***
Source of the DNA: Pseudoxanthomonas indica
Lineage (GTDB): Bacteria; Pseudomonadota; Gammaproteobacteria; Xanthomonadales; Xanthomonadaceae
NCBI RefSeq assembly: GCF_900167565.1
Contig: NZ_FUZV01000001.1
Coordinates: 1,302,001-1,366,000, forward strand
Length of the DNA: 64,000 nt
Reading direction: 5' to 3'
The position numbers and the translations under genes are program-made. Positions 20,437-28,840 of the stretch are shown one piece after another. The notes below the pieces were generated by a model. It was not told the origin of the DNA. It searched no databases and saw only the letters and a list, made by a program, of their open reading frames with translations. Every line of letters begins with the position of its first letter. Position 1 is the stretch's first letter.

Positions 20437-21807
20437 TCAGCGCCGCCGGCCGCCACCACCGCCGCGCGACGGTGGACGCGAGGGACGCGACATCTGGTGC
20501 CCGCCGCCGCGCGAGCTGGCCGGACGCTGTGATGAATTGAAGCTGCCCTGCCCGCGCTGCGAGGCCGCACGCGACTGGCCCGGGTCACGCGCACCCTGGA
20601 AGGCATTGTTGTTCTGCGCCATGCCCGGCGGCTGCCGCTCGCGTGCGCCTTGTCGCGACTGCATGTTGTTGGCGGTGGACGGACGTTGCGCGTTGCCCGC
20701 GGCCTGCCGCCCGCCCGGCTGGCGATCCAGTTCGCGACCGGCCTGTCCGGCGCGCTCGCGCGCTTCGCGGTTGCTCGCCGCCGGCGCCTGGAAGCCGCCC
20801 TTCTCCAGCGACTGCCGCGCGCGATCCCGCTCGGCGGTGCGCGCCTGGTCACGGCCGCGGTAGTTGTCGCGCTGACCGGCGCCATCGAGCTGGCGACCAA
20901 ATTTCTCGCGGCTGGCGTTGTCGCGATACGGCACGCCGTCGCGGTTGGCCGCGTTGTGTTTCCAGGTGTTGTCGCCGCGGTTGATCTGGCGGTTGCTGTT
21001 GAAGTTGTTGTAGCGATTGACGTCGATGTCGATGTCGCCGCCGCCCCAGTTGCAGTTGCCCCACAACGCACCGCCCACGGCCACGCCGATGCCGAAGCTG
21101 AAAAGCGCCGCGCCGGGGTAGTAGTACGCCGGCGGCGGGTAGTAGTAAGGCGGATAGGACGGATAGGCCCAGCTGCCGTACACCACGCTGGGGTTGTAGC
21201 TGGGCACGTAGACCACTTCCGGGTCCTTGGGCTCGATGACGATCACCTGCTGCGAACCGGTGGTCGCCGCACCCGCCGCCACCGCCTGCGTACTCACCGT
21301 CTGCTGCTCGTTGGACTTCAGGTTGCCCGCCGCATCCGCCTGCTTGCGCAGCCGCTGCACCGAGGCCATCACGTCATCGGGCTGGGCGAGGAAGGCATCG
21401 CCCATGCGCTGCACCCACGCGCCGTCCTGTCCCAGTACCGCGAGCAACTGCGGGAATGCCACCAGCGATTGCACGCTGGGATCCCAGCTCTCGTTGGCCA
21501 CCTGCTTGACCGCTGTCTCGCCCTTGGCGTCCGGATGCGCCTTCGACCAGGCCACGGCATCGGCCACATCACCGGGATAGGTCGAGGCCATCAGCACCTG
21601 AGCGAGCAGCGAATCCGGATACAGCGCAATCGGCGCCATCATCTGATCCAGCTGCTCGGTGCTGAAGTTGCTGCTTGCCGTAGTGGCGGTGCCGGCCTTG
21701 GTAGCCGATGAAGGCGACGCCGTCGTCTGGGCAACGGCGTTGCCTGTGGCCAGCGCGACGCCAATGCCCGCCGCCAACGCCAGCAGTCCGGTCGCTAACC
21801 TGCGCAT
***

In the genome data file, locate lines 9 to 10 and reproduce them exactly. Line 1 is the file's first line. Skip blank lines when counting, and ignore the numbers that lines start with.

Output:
Positions 20437-21807
20437 TCAGCGCCGCCGGCCGCCACCACCGCCGCGCGACGGTGGACGCGAGGGACGCGACATCTGGTGC